A common mistake that pupils make in their writing is run-on sentences. A run-on sentence consists of two or more independent clauses that are run together without proper punctuation. (An independent clause is a clause that can stand by itself as a complete sentence.)

Incorrect: Pain surged through Amy’s leg she screamed.

Correct: Pain surged through Amy’s leg. She screamed.

 

Another way to correct a run-on sentence is to connect the independent clauses with a coordinating conjunction (for, and, nor, but, or, yet, so). However, when doing so, there must be a comma before the coordinating conjunction.

Incorrect: I felt hungry, I ate an apple.

Correct: I felt hungry, so I ate an apple.

 

We sometimes speak in run-on sentences, but we add pauses and change our tone so people can understand us. When we write, no one can hear us. Hence, pupils need to be careful not to blindly write the way they speak.

 

Another thing that pupils need to be aware of is that if a sentence is long, it does not necessarily mean the sentence is a run-on. A sentence may be long but grammatically correct. For example:

Almost at the finish line, Terry picked up her pace in order to further distance herself from the rest of her competitors and to show her father, who was watching her in the stands, that all her hard work was going to pay off.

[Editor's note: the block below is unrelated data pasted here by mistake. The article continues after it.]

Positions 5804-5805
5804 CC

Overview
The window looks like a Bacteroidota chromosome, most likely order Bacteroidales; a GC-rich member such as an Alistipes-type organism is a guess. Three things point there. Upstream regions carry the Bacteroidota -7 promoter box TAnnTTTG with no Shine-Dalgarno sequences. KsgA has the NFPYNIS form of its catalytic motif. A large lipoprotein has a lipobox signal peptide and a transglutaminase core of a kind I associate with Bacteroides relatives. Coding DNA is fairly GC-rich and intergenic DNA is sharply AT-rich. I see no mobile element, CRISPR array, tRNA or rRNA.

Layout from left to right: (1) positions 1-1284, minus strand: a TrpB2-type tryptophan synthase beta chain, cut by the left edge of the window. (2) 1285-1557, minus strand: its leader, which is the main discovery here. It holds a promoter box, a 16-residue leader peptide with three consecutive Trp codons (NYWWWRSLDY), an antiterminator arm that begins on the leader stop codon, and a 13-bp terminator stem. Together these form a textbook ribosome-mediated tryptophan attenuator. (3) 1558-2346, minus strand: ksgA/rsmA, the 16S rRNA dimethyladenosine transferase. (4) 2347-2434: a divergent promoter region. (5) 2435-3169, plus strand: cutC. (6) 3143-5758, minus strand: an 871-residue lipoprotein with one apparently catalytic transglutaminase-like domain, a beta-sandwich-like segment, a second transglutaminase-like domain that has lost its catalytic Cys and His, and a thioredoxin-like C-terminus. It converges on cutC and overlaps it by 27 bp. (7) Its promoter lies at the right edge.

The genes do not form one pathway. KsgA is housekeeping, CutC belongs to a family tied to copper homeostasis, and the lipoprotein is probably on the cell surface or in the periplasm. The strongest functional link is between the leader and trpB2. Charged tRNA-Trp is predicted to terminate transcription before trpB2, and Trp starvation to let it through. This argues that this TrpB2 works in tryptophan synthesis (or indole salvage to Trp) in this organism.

A good composition should be written with sentences of varying lengths. In an attempt to achieve this, pupils need to be careful that they aren’t writing run-on sentences instead.

 

Oral Tips: Pronunciation

PRONUNCIATION

 

Commonly mispronounced words in Singapore:

 

Word Correct Pronunciation Incorrect Pronunciation
abacus A-ba-cus a-BAC-cus
baton ba-TON BAY-ten
calendar CA-len-der ca-LAN-der
calligraphy ca-LIG-gra-phy ca-li-GRAPH-y
chick CHICK CHEEK
comparable COM-pa-re-ble com-PARE-re-bel
economy e-CON-no-my e-co-NO-my
entrepreneur en-tre-pre-NEUR en-tre-PRE-neur

 

LiteracyPlus Tidbits: Oral Communication Skills

BUILDING ORAL COMMUNICATION SKILLS

 

The ability to communicate effectively is an important skill. Cultivating good oral communication skills takes practice and reinforcement. Thankfully, there are many ways that parents can incorporate the teaching and reinforcement of oral communication skills in everyday situations.

 

Keep It Casual